Media Release 30 January 2023
With unprecedented flooding in Auckland over the last weekend, and severe weather warnings for the upper North Island early this week, the Insurance & Financial Services Ombudsman (IFSO), Karen Stevens, says now’s the time to get the next steps right. Refer to our checklist of things to do.
If damage is caused, Stevens warns against throwing everything away to clear it up quickly.
Although clearing up is only natural, this is a critical time to get it right. Providing it’s safe, take photos or videos of damage and make a list of all things affected. It’s important to establish what has been damaged and prove ownership to your insurer. Your claims process will be easier with those documents to back up your claim.”
Stevens recalls a case where a homeowner made a list of all damaged items that she’d thrown away and sent it to her insurer, with nothing else to show they ever existed.
“Because there is no proof in these cases that the items were owned by the claimant, the insurer was quite within its rights to say, ‘Unfortunately, you’ve got to give us something more than just a list.’ Photos of items claimed, and/or receipts if you still have them, are much more compelling.”
People are expected to do repairs that are necessary to prevent further loss, but they should make non-essential repairs only after talking to their insurer. Insurers can have differing opinions to homeowners on what are essential repairs e.g. pulling up and getting rid of carpet and furniture.
“If in doubt – check it out with your insurer. If you have a financial adviser, get in touch with them.”
Stevens says that making a thorough claim early is good practice.
“There’s no such thing as a silly question – if you don’t know what’s covered, go ahead and ask. Check exactly what you need to do to make a claim”. Providing the right information will save time when insurers and assessors are under pressure due to the sheer volume of claims.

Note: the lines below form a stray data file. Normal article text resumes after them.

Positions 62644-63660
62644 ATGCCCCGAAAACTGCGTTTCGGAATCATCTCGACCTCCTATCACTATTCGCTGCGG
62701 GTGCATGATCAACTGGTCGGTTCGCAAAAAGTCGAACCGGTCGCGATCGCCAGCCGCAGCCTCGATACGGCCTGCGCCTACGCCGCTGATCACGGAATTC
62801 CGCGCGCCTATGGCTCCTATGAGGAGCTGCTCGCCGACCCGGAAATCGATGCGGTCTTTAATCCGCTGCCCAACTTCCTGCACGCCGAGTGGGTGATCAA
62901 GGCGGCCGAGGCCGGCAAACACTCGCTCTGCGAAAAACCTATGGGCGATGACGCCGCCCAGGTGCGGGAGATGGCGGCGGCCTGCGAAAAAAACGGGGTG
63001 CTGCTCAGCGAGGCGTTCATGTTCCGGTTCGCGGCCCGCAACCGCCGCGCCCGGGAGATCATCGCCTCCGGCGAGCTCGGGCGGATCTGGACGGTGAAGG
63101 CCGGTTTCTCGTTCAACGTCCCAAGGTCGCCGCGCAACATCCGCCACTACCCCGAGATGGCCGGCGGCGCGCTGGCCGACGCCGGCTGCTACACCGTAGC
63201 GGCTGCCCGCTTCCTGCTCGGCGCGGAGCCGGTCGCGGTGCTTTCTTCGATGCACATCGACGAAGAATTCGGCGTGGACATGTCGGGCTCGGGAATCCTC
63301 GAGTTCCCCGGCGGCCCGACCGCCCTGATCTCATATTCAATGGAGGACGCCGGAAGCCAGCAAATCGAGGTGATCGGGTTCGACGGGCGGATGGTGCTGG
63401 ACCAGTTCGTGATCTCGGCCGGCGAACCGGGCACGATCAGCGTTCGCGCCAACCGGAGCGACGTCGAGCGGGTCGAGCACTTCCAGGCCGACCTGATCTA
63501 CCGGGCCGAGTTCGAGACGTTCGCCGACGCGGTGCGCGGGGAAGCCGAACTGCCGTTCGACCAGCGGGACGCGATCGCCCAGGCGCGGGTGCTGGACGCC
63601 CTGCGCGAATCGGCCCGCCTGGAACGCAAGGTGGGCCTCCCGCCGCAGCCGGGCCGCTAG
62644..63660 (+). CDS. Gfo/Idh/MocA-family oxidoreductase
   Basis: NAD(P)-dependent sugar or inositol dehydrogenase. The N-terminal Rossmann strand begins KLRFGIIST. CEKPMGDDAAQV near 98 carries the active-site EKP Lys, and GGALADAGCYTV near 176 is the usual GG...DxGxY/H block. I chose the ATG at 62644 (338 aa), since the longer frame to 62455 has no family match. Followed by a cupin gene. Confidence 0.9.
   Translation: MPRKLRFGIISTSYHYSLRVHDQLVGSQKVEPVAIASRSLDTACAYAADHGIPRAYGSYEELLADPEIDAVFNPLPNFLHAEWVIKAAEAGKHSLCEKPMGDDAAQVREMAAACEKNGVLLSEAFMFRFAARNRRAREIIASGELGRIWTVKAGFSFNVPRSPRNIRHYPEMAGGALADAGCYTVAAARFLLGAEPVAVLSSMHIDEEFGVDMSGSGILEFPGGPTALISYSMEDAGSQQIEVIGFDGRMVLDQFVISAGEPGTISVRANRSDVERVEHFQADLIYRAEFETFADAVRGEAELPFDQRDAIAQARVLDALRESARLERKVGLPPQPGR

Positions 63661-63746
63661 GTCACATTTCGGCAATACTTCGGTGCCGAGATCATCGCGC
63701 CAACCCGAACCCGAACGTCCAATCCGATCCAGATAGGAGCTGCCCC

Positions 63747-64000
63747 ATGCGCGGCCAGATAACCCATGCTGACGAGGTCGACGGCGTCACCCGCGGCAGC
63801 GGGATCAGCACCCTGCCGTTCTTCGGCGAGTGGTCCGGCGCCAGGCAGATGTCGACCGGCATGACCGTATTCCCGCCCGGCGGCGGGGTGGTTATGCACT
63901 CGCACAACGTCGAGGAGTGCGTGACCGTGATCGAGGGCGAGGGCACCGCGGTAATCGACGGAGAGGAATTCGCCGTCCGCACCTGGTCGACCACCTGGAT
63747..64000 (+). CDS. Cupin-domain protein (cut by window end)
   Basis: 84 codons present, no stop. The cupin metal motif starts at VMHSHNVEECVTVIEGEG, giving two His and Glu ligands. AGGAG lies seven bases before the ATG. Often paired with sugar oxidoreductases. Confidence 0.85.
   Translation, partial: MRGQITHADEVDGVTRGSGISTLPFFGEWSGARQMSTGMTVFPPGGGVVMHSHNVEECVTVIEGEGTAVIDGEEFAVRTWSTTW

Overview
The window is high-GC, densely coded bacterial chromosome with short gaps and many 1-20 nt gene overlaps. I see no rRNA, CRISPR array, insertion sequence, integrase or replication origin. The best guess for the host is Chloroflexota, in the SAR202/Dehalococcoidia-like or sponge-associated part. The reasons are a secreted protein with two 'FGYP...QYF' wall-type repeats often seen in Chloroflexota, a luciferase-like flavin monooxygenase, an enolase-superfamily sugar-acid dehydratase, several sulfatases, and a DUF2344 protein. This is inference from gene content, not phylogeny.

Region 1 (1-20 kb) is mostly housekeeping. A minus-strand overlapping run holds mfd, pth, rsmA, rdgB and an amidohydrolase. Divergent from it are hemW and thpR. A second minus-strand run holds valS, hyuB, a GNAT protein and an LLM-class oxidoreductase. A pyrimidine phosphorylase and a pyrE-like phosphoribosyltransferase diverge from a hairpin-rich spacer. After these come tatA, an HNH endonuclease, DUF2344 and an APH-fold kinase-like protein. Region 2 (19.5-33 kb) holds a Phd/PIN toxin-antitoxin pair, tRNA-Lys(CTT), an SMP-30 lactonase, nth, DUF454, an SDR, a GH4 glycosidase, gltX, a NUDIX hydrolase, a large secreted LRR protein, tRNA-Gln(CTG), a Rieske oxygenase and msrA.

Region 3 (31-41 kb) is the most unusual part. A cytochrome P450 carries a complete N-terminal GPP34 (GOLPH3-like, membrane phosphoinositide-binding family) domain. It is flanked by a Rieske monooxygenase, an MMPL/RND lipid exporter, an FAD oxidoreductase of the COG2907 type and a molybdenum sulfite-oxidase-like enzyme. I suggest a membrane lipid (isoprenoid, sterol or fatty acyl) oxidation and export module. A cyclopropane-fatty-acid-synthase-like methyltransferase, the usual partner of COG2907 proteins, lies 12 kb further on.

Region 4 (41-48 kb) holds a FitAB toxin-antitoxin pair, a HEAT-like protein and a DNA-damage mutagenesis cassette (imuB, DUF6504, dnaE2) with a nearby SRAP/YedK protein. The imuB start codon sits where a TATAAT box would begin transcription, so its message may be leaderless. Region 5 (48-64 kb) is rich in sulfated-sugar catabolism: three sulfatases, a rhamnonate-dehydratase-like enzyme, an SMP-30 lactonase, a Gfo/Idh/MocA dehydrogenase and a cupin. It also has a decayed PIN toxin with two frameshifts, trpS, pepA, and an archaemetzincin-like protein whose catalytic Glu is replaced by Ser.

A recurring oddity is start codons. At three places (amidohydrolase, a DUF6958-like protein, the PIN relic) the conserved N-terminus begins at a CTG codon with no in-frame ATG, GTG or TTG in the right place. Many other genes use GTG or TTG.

“It’s a good idea to know what type of insurance you’ve got when a disaster happens. You need to know whether your house is insured for full replacement value or, if not, what the value of your ‘sum insured’ is for your house”. Some of your contents will be insured for replacement, while others will only be insured for indemnity cover, so their age will be a relevant factor. Stevens reminds those affected that “your contents insurance provides a benefit if your house is uninhabitable – there will probably be a time or value limit, but it’s worth talking to your insurer about it now”.
Over the weekend, we saw cars swept away as well as contents in the floods. You need to know if your car was insured for market value or agreed value to better understand what your insurer is likely to pay out for the claim – the amount you agreed on, or what the car would have sold for immediately before the floods.
There is so much to think about for people caught up in such a dire situation but, with a bit of understanding around your insurance, it might make it a bit easier.
The IFSO Scheme provides a free service to consumers who have complaints about their insurers – call 0800 888 202 or visit the website www.ifso.nz for specific assistance understanding insurance cover for Natural Disasters.